Passengers traverse through the Jeppesen Terminal, (also known as the Great Hall) at Denver International Airport, DEN, a large hub airport in the central United States.
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The Denver City Council recently awarded a $115 million janitorial services contract at Denver International Airport (DIA) to a longtime provider whose performance had been questioned by losing bidders, according to an article by The Denver Post.

The council approved the maximum five-year contract with San Antonio-based ISS Facility Services in a block vote.

Questions had emerged about ISS the week before the vote. City Councilman Kevin Flynn, who received a copy of the protest letter filed by a losing bidder, delayed the vote by a week, according to a different article.

“It’s unfortunate that questions come up at the last minute like this,” Flynn said before the initial meeting. “But it’s a very large contract, and there is some controversy around it. So we deserve to hit the pause button and get some answers. I don’t want to vote on something that still has lingering questions.”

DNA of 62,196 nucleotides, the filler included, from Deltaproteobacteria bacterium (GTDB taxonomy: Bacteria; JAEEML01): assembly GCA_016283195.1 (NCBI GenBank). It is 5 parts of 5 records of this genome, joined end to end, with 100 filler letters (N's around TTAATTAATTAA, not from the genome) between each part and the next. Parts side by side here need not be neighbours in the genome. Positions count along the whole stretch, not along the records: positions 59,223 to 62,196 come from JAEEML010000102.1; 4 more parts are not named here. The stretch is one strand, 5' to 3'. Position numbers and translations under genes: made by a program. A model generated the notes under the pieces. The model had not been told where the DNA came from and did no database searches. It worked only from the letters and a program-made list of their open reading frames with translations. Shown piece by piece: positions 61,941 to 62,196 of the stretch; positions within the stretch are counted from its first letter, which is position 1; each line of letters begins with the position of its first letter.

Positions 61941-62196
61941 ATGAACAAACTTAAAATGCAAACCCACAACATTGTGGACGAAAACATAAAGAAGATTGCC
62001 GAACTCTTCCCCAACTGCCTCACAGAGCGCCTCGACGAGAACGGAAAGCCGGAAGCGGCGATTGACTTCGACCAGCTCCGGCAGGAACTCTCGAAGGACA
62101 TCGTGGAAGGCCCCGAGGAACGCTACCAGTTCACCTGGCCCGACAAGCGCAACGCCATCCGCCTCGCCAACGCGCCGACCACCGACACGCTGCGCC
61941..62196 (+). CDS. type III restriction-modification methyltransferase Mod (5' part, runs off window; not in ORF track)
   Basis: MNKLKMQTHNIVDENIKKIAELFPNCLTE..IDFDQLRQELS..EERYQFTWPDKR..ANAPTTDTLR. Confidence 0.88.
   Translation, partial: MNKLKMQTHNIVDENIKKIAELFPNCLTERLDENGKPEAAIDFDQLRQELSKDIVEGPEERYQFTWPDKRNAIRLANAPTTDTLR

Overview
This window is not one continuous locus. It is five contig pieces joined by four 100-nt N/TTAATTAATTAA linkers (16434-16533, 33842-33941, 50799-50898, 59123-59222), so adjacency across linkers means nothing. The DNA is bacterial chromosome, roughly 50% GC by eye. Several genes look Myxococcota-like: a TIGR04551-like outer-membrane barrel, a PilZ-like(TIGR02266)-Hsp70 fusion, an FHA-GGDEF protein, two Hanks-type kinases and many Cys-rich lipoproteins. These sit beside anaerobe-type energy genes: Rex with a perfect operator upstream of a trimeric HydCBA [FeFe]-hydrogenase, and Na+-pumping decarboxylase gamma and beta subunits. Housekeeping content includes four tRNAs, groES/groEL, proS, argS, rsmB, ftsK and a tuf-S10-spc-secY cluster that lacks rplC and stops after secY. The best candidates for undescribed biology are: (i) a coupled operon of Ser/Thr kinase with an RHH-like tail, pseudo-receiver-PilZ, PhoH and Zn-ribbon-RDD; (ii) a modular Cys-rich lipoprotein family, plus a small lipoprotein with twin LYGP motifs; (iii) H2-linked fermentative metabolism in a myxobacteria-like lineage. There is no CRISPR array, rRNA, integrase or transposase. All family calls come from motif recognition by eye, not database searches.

Flynn eventually said his questions were answered and the vote proceeded.

Airports officials have defended the selection of ISS against protests saying the new contract includes stricter benchmarks for performance as well as stronger cleaning standards.

The losing bidders also said ISS, which has had the main janitorial contract at Denver’s major airport and its predecessor for decades, failed to meet all contract criteria.

An airport official told the council that after this and other previous bids have drawn protests, the airport plans to seek an outside review of its bid process and rules with an eye on increasing transparency and efficiency, the article said.

DIA’s lengthy final negotiations with winning bidders, which left losing companies in the dark for months about the outcome, has also drawn criticism.

Read the full article here.